Residential | FPL | Checking Electrical Grounds

Checking Electrical Grounds

The purpose of grounding | Checking ground impedance | Checking for centralized grounding | Grounding cable and phone lines | More information about power quality

A good ground is essential to the safe and reliable operation of all home electrical equipment. This topic discusses

  • the purpose of grounding
  • checking ground ability
  • checking for centralized grounding and
  • grounding cable and phone lines.

The purpose of grounding

Electrical grounding prevents shortages from passing through electrical equipment.

The ground is the primary path through which a surge protector dissipates energy from a voltage spike.

Checking ground impedance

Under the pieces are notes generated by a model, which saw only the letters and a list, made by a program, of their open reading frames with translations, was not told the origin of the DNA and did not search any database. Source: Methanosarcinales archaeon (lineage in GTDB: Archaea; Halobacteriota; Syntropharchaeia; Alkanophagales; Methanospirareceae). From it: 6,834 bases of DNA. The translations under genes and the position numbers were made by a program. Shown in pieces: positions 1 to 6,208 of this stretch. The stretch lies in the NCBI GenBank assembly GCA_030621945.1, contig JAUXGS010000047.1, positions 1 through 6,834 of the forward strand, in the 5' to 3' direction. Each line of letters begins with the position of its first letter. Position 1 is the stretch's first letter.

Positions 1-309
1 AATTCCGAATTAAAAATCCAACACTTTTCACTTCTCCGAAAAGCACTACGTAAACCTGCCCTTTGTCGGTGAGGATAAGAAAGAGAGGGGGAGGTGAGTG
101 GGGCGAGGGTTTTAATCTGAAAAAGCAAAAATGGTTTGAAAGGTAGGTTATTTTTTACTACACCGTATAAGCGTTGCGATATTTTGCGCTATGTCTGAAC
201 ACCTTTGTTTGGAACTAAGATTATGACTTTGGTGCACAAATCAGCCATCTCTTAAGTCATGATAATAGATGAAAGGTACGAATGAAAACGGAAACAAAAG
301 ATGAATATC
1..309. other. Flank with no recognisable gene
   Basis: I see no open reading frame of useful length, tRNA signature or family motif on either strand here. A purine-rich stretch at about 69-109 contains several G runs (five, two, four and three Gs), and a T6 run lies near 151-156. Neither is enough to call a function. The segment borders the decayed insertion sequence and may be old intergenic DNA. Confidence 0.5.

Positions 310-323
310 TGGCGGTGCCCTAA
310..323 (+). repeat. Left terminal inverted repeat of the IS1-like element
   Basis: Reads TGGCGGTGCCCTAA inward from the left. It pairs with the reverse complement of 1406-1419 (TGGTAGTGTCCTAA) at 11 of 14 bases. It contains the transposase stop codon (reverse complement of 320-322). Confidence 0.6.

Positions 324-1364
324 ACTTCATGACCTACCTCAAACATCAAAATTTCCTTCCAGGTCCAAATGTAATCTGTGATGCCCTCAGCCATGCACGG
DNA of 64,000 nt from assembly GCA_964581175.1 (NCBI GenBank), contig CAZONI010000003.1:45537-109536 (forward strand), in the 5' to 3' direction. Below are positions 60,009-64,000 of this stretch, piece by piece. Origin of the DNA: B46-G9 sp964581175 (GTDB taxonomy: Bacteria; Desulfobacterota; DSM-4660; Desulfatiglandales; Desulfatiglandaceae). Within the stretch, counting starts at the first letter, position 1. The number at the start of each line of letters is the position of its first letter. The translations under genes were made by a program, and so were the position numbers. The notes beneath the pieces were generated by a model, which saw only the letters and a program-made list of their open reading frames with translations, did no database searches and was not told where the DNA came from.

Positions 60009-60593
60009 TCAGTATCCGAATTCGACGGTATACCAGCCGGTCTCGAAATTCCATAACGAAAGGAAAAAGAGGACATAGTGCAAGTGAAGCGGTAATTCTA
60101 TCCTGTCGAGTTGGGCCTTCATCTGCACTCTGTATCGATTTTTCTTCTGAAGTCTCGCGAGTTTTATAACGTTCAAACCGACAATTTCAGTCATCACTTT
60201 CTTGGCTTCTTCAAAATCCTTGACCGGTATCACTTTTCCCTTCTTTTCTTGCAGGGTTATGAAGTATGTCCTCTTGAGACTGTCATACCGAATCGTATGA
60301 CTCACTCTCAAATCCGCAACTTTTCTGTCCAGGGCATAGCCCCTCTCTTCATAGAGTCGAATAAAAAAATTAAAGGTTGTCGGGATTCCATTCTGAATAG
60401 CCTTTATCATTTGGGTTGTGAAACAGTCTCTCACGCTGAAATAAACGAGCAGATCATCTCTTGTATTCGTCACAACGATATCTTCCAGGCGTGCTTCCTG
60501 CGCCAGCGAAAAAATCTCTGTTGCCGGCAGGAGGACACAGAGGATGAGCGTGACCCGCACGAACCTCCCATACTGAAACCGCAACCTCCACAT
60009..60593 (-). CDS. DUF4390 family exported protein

The ability of grounding systems to dissipate electricity is measured in ohms. Properly installed grounding systems require 25 ohms or less. Check to make sure your system achieves this minimum requirement. This should be done by a qualified electrical contractor using a ground impedance testing device.

Checking for centralized grounding

Most building codes require that all wires and pipes entering the home bond to a single ground point. Make sure that electrical conductors connect from the grounding rod to the

  • electric
  • cable
  • water and
  • telephone systems.

Grounding cable and phone lines

Since the 1980s National Electrical Code has required the bonding and grounding of all lines (power, phone, cable TV, communications lines) together before they enter the building. This is typically done at the ground by the electric meter where all lines should be bonded to the wire leading to the driven ground rod. If you have a centralized grounding system and the cable or phone lines are not bonded to it,

  • contact the appropriate utility and
  • have them check the system.

In most areas, it is the utility's responsibility.

More information about power quality

Visit the topics below to learn more about solutions to power quality problems in electrical systems.